Two letter writers say Surrey council members need to do more to manage population growth in their city.

LETTERS: Surrey – the crowds live here

Letter writers criticize Surrey's leaders over residential growth in the city.

Editor:

Our Surrey First mayor and council have finally acknowledged that the overcrowded schools in Surrey are directly related to the rampant development in this city and that they can do something about it (Small crowd stalls housing, June 29).

By referring the controversial development at Panorama Drive and 152 Street back to staff with instructions to “determine how the project can be phased and structured to coincide with new school construction in South Newton,” they have begun the process that should have been done many years ago.

Coun. Judy Villeneuve admitted overcrowded schools are not a new problem in Surrey. Let’s hope this is not a one-time realization by council. Working constructively with the Surrey School District on an ongoing basis is key to the city that boasts “the future lives here.”

The city and district need to work together to help the ministers of education and finance understand the unique circumstances of the Surrey School District when it comes to capital funding. The minister of finance says he wants Lower Mainland cities to continue to densify in order to keep house prices steady, however, the Ministry of Finance also holds the purse strings when it comes to funding new schools. So, if he wants Surrey to continue to densify, he needs to be proactive in funding new schools in our city.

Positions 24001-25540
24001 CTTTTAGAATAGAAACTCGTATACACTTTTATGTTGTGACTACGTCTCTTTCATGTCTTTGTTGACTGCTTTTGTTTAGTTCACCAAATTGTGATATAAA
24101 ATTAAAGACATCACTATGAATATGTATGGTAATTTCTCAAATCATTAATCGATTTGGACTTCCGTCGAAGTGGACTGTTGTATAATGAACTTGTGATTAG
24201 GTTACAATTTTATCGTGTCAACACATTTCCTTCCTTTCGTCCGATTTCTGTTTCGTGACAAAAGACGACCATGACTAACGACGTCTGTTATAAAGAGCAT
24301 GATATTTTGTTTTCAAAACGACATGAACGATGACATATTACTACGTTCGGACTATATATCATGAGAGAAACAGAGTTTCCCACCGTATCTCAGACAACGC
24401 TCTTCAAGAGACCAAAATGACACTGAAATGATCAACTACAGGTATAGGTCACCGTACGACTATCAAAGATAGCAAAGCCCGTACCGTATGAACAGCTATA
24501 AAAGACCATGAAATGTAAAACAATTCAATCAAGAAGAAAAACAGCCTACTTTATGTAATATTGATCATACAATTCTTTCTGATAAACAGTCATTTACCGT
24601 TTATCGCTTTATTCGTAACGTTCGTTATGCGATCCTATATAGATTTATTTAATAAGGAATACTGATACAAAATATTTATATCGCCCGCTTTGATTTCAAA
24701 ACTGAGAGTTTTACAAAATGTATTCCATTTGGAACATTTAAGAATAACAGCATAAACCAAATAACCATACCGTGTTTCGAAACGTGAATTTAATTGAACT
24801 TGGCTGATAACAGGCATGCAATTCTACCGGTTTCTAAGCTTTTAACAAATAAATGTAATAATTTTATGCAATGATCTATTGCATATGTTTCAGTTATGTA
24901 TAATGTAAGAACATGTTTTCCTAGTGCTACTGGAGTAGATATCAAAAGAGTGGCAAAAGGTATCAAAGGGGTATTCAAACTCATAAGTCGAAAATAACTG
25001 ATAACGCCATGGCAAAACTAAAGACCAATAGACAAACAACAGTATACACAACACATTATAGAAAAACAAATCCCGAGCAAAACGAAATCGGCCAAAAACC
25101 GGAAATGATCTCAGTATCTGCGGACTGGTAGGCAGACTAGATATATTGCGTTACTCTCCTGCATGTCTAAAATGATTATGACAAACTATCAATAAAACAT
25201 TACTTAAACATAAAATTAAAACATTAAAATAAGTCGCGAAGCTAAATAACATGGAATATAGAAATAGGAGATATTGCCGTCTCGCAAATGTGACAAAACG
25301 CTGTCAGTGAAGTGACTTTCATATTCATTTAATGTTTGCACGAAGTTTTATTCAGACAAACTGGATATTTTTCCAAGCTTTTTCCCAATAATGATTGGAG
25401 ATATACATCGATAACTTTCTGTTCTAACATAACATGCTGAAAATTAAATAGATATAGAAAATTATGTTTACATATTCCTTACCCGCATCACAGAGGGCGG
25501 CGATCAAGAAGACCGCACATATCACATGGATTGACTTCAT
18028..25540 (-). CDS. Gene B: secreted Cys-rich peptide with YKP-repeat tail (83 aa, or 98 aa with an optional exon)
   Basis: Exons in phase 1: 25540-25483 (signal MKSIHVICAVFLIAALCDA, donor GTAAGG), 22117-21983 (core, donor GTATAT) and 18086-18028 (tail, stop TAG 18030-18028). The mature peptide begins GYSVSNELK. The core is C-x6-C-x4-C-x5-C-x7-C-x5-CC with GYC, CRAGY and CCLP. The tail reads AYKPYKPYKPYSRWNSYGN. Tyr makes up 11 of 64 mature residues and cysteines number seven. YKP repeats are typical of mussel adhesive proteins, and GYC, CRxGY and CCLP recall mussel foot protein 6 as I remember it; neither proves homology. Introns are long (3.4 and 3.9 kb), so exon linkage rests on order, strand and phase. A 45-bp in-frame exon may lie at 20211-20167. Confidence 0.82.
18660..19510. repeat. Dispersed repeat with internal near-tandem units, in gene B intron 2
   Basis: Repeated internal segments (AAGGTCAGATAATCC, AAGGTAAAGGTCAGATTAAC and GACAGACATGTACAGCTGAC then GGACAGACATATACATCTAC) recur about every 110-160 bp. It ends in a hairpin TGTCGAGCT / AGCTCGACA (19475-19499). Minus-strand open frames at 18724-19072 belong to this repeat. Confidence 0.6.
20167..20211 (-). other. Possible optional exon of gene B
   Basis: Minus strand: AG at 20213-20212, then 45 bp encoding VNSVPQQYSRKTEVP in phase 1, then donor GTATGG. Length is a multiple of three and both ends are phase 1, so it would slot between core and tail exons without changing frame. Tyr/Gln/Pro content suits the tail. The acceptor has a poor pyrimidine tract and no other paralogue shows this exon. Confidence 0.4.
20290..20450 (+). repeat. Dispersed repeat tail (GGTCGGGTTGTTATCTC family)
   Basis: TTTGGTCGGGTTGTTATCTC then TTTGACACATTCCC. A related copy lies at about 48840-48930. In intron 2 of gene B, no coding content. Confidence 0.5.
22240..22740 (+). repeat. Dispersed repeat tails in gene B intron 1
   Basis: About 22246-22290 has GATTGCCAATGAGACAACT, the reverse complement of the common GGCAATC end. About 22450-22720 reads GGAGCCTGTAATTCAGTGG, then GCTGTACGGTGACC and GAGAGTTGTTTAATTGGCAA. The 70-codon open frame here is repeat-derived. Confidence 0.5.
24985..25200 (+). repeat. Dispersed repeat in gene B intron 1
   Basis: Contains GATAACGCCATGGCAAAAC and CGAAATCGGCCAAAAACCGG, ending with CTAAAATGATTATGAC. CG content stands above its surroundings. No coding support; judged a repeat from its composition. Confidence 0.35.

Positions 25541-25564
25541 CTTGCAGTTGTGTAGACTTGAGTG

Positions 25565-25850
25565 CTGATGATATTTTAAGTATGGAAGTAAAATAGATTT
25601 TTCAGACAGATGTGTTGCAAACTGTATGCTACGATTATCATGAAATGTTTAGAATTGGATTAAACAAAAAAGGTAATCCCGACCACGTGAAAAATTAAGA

Charlene Dobie, Surrey

• • •

The City of Surrey is selling off all our existing and future schools to developers with no thought for what their voters want.

All our schools are incredibly overcrowded with massive amounts of portable classrooms on each school in South Surrey. We are in desperate need for both high schools and elementary schools, but this new mayor of ours has offered no thought to the future; all she wants is to be in with the developers for some reason.

A perfect example is the Catholic Church property at 3660 152 St., which is already zoned institutional, yet on which a developer hopes to build a 330-home project (Church-site future concerns residents, May 4). Existing roads cannot handle the traffic already, let alone allowing another 600 to 900 vehicles in and out onto 152 Street from 36 Avenue.

This lovely, quiet neighbourhood is under threat of plans showing massive overbuilding doubling the density to anything already in this area, with zero real thought as to moving this traffic. Anyone that tries to get through to the 32 Avenue Highway 99 on-ramp in any direction knows that area is a nightmare already.

Leslie Ford, Surrey

 

 

Get local stories you won't find anywhere else right to your inbox.
Sign up here

Just Posted

The Surrey Eagles are currently seeking billet families for its players in advance of the 2020-‘21 BC Hockey League season. (Garrett James photo)